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Proc Natl Acad Sci U S A. Nov 25, 2003; 100(24): 14229–14234.
Published online Nov 17, 2003. doi:  10.1073/pnas.2331323100
PMCID: PMC283574
Medical Sciences

Proteomic profiling of the NCI-60 cancer cell lines using new high-density reverse-phase lysate microarrays


Because most potential molecular markers and targets are proteins, proteomic profiling is expected to yield more direct answers to functional and pharmacological questions than does transcriptional profiling. To aid in such studies, we have developed a protocol for making reverse-phase protein lysate microarrays with larger numbers of spots than previously feasible. Our first application of these arrays was to profiling of the 60 human cancer cell lines (NCI-60) used by the National Cancer Institute to screen compounds for anticancer activity. Each glass slide microarray included 648 lysate spots representing the NCI-60 cell lines plus controls, each at 10 two-fold serial dilutions to provide a wide dynamic range. Mouse monoclonal antibodies and the catalyzed signal amplification system were used for immunoquantitation. The signal levels from the >30,000 data points for our first 52 antibodies were analyzed by using p-scan and a quantitative dose interpolation method. Clustered image maps revealed biologically interpretable patterns of protein expression. Among the principal early findings from these arrays were two promising pathological markers for distinguishing colon from ovarian adenocarcinomas. When we compared the patterns of protein expression with those we had obtained for the same genes at the mRNA level by using both cDNA and oligonucleotide arrays, a striking regularity appeared: cell-structure-related proteins almost invariably showed a high correlation between mRNA and protein levels across the NCI-60 cell lines, whereas non-cell-structure-related proteins showed poor correlation.

High-throughput transcript profiling has generated large bodies of information on gene expression. However, proteomic profiling will yield more direct answers to our current biological and pharmacological questions, because the majority of known biological effector molecules, diagnostic markers, and pharmaceutical targets are proteins, not mRNA. The first broadly useful technology for proteomic profiling was two-dimensional polyacrylamide gel electrophoresis (2D-PAGE) (1), which typically permits semiquantitation of the most abundant thousand or so spots, but poses the difficult problem of identifying the spots with particular proteins. More recently, microarray formats have been introduced for proteomic profiling, most of them based on robotic spotting of antibodies or other ligands that capture the protein molecules to be assessed (2, 3).

Reverse-phase protein lysate microarrays, recently reported by Paweletz et al. (4), are based on the opposite configuration. Samples to be assessed are robotically spotted, and an antibody is then used to measure the amount of a particular protein present in the sample. In contrast to 2D-PAGE and antibody arrays, the reverse-phase methodology assesses only one protein per slide, but it has the great advantage that all of the cell or tissue samples can be analyzed side by side in a single array. That is an advantage because, for functional studies, we are generally more interested in comparing protein levels across samples than in comparing samples across protein types (5, 6).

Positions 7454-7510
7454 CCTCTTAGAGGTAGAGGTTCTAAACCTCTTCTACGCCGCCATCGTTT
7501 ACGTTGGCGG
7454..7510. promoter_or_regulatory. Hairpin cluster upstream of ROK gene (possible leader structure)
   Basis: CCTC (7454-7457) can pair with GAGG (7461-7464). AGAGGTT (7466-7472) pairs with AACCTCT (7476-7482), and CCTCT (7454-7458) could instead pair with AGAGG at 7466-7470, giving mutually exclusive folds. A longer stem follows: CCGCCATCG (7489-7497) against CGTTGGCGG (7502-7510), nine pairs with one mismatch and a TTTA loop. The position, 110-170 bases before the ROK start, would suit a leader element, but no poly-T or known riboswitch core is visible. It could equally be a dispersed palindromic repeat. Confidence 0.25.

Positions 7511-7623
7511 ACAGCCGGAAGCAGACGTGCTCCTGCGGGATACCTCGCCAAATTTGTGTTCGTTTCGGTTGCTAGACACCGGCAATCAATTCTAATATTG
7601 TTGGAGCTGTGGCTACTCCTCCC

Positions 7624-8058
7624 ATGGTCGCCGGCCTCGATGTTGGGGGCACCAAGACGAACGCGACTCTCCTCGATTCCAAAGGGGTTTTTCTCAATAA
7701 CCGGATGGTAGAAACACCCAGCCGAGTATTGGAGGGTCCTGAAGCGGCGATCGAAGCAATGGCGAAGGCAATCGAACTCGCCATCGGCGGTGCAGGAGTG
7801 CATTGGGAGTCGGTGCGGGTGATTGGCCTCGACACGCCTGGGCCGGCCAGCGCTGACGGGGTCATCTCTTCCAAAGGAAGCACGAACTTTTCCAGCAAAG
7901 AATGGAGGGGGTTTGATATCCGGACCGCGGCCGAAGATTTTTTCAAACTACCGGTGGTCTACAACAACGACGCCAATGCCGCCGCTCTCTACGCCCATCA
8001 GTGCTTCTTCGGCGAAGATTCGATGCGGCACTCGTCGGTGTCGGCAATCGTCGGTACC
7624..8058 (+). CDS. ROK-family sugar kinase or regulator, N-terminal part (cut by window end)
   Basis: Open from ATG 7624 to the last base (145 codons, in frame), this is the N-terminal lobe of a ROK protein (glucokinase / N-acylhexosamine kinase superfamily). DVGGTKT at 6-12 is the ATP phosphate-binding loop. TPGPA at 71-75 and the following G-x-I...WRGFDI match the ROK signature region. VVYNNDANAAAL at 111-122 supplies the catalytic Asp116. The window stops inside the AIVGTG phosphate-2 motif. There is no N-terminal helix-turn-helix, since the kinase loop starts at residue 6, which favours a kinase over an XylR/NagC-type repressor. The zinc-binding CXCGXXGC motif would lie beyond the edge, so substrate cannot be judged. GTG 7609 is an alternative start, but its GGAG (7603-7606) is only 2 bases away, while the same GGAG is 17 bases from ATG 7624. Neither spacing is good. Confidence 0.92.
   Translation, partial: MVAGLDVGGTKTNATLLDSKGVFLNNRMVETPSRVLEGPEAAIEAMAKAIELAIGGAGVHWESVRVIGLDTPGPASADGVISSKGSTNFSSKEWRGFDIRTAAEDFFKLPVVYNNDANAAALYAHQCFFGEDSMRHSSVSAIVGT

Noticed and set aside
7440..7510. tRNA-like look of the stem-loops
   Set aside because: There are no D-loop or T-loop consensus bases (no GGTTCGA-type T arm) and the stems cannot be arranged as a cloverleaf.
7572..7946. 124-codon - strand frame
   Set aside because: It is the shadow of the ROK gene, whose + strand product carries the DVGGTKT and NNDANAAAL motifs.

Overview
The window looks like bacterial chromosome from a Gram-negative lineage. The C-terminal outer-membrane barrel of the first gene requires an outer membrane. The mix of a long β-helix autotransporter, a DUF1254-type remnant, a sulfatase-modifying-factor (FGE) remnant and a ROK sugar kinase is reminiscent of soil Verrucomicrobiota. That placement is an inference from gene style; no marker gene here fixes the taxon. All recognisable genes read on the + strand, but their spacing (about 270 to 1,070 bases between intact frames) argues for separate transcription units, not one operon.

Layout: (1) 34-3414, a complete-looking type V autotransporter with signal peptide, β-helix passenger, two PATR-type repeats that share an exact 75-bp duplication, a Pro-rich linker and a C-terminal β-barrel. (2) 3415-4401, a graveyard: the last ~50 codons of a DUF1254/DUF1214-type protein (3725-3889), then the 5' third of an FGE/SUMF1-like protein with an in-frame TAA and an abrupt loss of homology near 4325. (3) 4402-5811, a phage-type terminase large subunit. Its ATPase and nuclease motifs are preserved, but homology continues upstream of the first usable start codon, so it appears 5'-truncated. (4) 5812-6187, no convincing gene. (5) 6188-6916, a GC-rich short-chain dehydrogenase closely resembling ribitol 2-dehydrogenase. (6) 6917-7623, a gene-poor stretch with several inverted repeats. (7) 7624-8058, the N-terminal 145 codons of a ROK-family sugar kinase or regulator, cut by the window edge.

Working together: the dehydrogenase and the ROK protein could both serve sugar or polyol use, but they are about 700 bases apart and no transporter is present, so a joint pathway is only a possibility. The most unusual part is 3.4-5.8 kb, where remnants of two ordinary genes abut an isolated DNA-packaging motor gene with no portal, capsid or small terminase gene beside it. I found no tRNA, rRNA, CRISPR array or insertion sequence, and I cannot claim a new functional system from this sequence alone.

To date, however, the reverse-phase protein lysate microarray has been limited by technical considerations to relatively small numbers of spots. That became a serious problem when we wished to profile proteins in the 60 human cancer cell lines (NCI-60) used by the National Cancer Institute's Developmental Therapeutics Program since 1990 to screen >100,000 chemical compounds for anticancer activity (79). Hence, as will be described here, we developed, to our knowledge, new methods to obtain higher density, robotically spotted reverse-phase protein lysate microarrays with high precision of protein measurement. Our first application was to the NCI-60, but the technology is applicable much more broadly.

The NCI-60 set includes leukemias, lymphomas, and carcinomas of ovarian, renal, breast, prostate, colon, lung, and CNS origin. Because the screening data proved rich in information on the mechanisms of action of tested compounds (5, 710), our laboratory and many others have profiled the NCI-60 extensively at the DNA, RNA, protein, and functional levels for correlation with pharmacological sensitivities of the cells (513). Our laboratory's approach has been to profile the cells' characteristics in aggregate by using high-throughput, omic (14, 15) technologies. We began in the mid-1990's with 2D-PAGE (6), but were limited by the protein identification problem and switched focus to the mRNA level, applying cDNA microarrays (11, 12) and Affymetrix oligonucleotide chips (13). Studies at the DNA level are also in progress (16). Overall, the NCI-60 is the most extensively profiled set of cells anywhere, and the data sets on them have been widely used in the cancer research and bioinformatics communities. No cell lines in culture are fully representative of tumors in vivo, of course, but they have the advantages of reproducibility, availability in large numbers, and homogeneity in cell lineage (5).